Thousands Of PIN Pads Shut Down, But It’s Not A Breach

An East Coast supermarket chain opened for business on Dec. 8, only to find all of its payment terminals unresponsive — and it wasn’t alone. Last week, several thousand Hypercom payment card terminals at retailers across the country suddenly stopped working because of the expiration of a cryptographic certificate used in the devices, according to Krebs on Security.

The devices used a security certificate created in 2004 that had a 10-year expiry date, according to Equinox Payments in Scottsdale, Ariz., the company that now owns the Hypercom brand. The shutdown of the devices — the screens went completely blank — was triggered by power-cycling or rebooting the devices, which some retailers do daily.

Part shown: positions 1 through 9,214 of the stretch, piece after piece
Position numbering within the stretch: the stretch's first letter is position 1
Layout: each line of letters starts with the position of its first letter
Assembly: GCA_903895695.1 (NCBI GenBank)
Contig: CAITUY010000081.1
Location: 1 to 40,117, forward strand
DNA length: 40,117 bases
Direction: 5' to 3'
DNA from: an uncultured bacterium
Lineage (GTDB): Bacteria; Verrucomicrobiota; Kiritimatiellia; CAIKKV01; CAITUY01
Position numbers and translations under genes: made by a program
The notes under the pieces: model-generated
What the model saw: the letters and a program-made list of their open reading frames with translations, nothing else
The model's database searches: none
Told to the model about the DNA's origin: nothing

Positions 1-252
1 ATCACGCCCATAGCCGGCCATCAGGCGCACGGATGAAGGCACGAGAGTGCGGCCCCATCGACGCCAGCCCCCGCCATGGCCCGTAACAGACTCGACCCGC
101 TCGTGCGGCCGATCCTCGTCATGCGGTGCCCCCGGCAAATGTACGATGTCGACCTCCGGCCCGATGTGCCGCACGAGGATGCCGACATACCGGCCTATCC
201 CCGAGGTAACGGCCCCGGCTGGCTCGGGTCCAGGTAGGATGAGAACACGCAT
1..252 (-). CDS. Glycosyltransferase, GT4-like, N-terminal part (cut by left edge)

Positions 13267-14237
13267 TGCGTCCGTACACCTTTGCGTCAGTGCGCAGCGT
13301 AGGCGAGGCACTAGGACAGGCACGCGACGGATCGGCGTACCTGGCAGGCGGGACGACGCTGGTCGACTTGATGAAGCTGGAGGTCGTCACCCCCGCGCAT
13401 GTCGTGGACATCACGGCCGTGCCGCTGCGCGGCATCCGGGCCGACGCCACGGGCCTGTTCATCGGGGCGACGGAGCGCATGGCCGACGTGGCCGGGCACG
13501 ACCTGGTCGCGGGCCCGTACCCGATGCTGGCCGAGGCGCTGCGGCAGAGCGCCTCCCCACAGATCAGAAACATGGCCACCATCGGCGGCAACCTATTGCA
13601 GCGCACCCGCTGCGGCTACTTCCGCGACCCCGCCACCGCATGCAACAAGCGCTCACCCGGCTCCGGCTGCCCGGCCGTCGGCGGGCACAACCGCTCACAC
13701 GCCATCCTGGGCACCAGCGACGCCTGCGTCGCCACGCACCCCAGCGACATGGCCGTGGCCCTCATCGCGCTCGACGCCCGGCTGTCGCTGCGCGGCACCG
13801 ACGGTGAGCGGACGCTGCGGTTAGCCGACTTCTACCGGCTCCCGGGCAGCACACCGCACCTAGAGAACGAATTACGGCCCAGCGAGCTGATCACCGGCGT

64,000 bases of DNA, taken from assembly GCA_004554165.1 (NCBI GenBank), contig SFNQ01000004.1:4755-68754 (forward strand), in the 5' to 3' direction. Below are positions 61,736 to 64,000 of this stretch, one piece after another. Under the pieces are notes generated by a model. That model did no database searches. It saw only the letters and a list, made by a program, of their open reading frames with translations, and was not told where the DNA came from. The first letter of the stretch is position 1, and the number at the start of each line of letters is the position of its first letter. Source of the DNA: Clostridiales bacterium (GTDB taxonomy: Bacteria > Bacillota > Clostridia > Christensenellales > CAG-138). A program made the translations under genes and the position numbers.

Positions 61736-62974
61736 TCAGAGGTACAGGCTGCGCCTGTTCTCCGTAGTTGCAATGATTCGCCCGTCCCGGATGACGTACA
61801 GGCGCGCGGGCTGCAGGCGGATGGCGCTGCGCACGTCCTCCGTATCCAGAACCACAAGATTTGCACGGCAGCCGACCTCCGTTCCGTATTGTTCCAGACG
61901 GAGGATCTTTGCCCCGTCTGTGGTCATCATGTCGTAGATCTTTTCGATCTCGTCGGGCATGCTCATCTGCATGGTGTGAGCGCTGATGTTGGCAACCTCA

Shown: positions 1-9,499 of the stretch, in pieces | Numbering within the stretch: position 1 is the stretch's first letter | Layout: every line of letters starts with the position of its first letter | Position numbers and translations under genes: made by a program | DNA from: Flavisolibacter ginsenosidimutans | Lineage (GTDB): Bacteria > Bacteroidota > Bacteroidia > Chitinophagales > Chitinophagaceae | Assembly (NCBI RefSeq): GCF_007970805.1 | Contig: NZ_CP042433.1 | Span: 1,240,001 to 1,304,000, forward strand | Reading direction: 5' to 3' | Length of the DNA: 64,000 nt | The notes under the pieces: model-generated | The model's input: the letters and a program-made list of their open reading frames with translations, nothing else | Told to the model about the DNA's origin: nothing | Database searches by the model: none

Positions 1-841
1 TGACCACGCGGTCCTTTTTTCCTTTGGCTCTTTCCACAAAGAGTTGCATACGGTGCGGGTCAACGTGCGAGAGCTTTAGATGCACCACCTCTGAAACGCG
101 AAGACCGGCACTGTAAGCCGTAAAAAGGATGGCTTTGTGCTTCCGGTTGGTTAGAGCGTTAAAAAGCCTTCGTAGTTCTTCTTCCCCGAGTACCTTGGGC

“The security mechanism was triggered by the rollover of the date and not by any attack on or breach of the terminal,” said Stuart Taylor, VP of payment solutions at Equinox.

It’s not clear why the company didn’t warn merchants of the impending shutdown. But Hypercom was acquired by another major payment-terminal vendor, Verifone, in 2011, which spun off various parts as Spire Payments and Equinox. That may have made tracking older models less top-of-mind for the company.

One retailer whose terminals shut down said its technicians spent three days trying to restore the devices. “I use two different generations of their terminals and have spent the last three days trying to understand completely why I had zero impact,” a source at the retailer told blogger Brian Krebs. “Mass extinction of my POS devices at the manufacturer level was never on my list of scenarios that would wreck my day at retail. It is now.”


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